The illustrative embodiments permits a data processing system to recursively verify suspect hashes used to protect one or more return addresses. By relying on data within at least two stack frames, the data processing system introduces greater complexities to an attacker that attempts to smash a stack by overwriting a buffer. At a minimum, the attacker cannot revise a return address without employing a correct hash function dependent on at least four memory locations in the stack (407, 415, 418, 425).

It is appreciated that some stacks may grow in the direction of smaller memory addresses, and that the direction of growth is implementation dependent. Consequently, usage of the terms, “above” and “below” with respect to the stack are with reference to the direction of stack growth, and not with respect to memory addresses.

The invention can take the form of an entirely hardware embodiment, an entirely software embodiment or an embodiment containing both hardware and software elements. In a preferred embodiment, the invention is implemented in software, which includes but is not limited to firmware, resident software, microcode, etc.

Furthermore, the invention can take the form of a computer program product accessible from a computer-usable or computer-readable medium providing program code for use by or in connection with a computer or any instruction execution system. For the purposes of this description, a computer-usable or computer readable medium can be any tangible apparatus that can contain, store, communicate, propagate, or transport the program for use by or in connection with the instruction execution system, apparatus, or device.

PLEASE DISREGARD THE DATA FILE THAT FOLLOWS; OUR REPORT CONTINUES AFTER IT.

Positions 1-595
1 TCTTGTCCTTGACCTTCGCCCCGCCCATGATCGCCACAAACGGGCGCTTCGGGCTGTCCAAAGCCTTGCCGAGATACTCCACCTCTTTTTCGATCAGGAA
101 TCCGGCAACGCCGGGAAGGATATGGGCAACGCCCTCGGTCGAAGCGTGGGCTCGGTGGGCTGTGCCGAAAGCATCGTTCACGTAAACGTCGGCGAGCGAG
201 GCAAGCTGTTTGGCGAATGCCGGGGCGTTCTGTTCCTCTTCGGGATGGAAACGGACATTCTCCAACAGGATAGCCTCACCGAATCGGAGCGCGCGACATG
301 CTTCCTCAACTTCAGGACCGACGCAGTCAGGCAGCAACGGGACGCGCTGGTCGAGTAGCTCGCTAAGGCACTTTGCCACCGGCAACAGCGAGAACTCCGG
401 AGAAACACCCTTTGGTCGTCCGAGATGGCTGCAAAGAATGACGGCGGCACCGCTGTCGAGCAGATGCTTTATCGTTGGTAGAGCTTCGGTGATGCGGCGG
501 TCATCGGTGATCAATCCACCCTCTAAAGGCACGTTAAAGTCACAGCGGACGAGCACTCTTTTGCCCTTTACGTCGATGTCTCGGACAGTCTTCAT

The medium can be an electronic, magnetic, optical, electromagnetic, infrared, or semiconductor system (or apparatus or device) or a propagation medium. Examples of a computer-readable medium include a semiconductor or solid state memory, magnetic tape, a removable computer diskette, a random access memory (RAM), a read-only memory (ROM), a rigid magnetic disk and an optical disk. Current examples of optical disks include compact disk-read only memory (CD-ROM), compact disk-read/write (CD-R/W) and DVD.

A data processing system suitable for storing and/or executing program code will include at least one processor coupled directly or indirectly to memory elements through a system bus. The memory elements can include local memory employed during actual execution of the program code, bulk storage, and cache memories which provide temporary storage of at least some program code in order to reduce the number of times code must be retrieved from bulk storage during execution.

Input/output or I/O devices (including but not limited to keyboards, displays, pointing devices, etc.) can be coupled to the system either directly or through intervening I/O controllers.